14 Results Report Fiscal Year 2002 Page 12 Goal 2 Teaching and Learning Higher Education will join elementary and secondary education to improve teaching and learning at all levels. The P-16 Partnership for Educational Excellence, created in fiscal year 1998, brought together the Illinois Community College Board, the Illinois Board of Higher Education, and the Illinois State Board of Education. As stated in its preamble, the Partnership will ensure that whole is greater than the sum of the parts, and that new initiatives will be launched with a deliberate P-16 outlook to benefit students now and into the foreseeable future. Since its inception, the three boards have made this pledge a reality. Embedded within the Promise for Illinois, ICCB s strategic plan for the Illinois Community College System, is the unmistakable commitment to teaching and learning. Assisting students to acquire knowledge and skills through quality instruction is at the heart of the community college mission. The community college system plays an important role in teaching and learning within the state of Illinois. Its supportive, flexible culture and innovative environment, along with strong ties to universities, K-12 schools, and community partners, have contributed to the success of its programs and students as demonstrated below. College Initiatives Teacher Recruitment and Preparation. Defining the community college role in teacher preparation continued to be a priority topic in fiscal year State and local discussions involving strategic approaches to reducing the teacher shortage centered around the need for community colleges to play a larger role in the recruitment and preparation of pre-service educators. Through this dialogue, state education stakeholders reached agreement that there was a need for an Associate of Arts in Teaching degree. During fiscal year 2003, staff from the Illinois Community College Board will work with higher education partners and the Illinois State Board of Education to develop this program. It is natural that the community college role in teacher preparation should be enhanced given that more than 40 percent of the graduates of Illinois public university teacher preparation programs initially enroll at an Illinois community college and complete a year or more of study there, and almost 70 percent are enrolled in community colleges at some point prior to graduation. On average, over 900 transfer courses are offered in teacher education at Illinois community colleges and more than 100,000 teacher education semester credit hours are generated each year. In addition, the system s ability to attract diverse students to the education field and provide them with strong foundational knowledge and early field experiences makes it an increasingly important partner in the recruitment and preparation of teachers. The colleges Results Reports indicated numerous initiatives that demonstrate their commitment in this area. The following are several examples of teacher preparation and recruitment initiatives in the community colleges:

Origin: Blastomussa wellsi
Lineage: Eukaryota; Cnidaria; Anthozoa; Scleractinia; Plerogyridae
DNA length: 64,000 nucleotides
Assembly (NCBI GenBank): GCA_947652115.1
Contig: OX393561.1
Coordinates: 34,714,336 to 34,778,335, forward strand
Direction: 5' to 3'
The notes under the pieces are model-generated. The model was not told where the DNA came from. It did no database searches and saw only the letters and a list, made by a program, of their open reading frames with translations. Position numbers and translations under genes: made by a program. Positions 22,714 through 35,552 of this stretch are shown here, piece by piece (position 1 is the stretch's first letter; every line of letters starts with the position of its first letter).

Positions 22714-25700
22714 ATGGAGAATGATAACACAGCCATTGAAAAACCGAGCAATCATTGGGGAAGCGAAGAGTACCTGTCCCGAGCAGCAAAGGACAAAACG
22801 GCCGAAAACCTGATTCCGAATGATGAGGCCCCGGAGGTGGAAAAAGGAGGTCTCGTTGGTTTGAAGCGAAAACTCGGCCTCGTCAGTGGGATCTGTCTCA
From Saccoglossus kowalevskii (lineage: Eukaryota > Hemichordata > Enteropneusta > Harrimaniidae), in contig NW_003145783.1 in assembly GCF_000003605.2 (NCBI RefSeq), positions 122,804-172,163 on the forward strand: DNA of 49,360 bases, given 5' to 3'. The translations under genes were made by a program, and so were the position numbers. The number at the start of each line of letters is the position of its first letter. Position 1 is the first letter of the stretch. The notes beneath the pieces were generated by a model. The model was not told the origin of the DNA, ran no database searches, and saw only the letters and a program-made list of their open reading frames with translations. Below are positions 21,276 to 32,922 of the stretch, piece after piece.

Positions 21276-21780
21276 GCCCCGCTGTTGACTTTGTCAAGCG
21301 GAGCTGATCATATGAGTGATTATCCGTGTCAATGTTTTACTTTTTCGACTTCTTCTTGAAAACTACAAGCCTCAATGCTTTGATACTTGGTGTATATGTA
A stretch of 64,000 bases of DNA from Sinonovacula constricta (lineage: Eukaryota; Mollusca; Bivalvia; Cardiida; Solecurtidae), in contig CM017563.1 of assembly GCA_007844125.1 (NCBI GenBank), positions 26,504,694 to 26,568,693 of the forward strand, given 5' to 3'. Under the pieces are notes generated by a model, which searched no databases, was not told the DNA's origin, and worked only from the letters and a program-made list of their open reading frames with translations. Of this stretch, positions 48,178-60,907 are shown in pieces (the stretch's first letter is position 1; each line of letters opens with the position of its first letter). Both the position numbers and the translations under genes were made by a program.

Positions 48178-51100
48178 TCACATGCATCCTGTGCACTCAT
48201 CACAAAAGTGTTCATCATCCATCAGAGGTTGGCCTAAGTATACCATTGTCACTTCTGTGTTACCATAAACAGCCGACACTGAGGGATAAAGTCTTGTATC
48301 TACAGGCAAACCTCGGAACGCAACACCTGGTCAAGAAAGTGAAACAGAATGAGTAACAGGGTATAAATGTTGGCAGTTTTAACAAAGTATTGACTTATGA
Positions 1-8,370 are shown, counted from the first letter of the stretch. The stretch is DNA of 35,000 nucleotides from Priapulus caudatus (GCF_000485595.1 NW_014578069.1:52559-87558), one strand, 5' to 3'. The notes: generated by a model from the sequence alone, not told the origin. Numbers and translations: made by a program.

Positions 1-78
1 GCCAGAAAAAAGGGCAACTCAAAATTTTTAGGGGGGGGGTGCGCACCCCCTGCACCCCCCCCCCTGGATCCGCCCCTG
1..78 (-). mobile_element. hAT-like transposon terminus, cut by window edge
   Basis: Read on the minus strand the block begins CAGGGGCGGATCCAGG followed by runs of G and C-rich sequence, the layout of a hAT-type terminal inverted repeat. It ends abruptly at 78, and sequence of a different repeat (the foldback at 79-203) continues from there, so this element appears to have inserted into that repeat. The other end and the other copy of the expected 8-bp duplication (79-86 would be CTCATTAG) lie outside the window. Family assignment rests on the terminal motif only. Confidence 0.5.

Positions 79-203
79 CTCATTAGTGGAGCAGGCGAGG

15 Results Report Fiscal Year 2002 Page 13 Black Hawk College has partnered with National-Louis University in a five-year grant that supports cohorts of students in pre-elementary and pre-early childhood programs. These students will earn their baccalaureate degree from National-Louis while attending classes on the Black Hawk campus. A mentoring program for first-year teachers is also a component of this project. The College of DuPage has established partnerships with Northern Illinois University and Illinois State University to improve teacher education in the fields of math and science, focusing on mentoring, modeling, and interactive teaching approaches. Another partnership between the College of DuPage, Elgin Community College, Illinois State University, West Chicago School District 33, and Community High School District 94 is designed to help ease the demand for bilingual teachers by creating alternate routes to preparation and certification. William Rainey Harper College hosted a Chicago area meeting of community colleges, baccalaureate degree granting universities, and representatives from the Illinois State Board of Education and Illinois Community College Board to discuss implementation of the new state and national teaching standards. They also created a new course called Technology in the Classroom for teacher preparation students and current educators. The College of Lake County has met with several other community colleges in the collar counties to discuss education issues and approaches for meeting student and community needs, along with state and federal mandates. The group has proposed the development of campus Teacher Preparation Leadership Teams composed of an education faculty member and a general education faculty member. These teams would meet five times throughout the coming year for the purpose of constructing a curriculum alignment model to incorporate the teaching standards into a freshman and sophomore level curriculum. Morton College, along with William Rainey Harper College, Moraine Valley Community College, Kishwaukee College, Harry S Truman College, South Suburban College, and led by Prairie State College, partnered in a HECA proposal to develop a model for preparing community college teacher education students to pass the Basic Skills Test prior to transfer to a university education program. The model includes working with Arts and Sciences faculty on curricular alignment, conducting a Basic Skills preparation workshop, and enhancing advising to teacher preparation students. Wilbur Wright College entered into three partnerships with area universities to improve teacher education in Illinois. These partnerships include the Teacher Quality Enhancement (TQE) Middle Schools Project, the Illinois Professional Learners Partnership (IPLP), and Preparing Technology Proficient Educators in Illinois (PT-3). Other participating schools include Northern Illinois University, Northeastern Illinois University, Oakton Community College, College of Lake County, Harry S Truman College, the Chicago Public Schools, and selected K-12 schools in the northeast part of Illinois. K-12 Outreach. Community colleges are actively engaged with elementary and secondary students in a number of outreach activities designed to enhance students learning experiences in a variety of areas. Some of the most common outreach activities identified in the colleges Results Reports included formal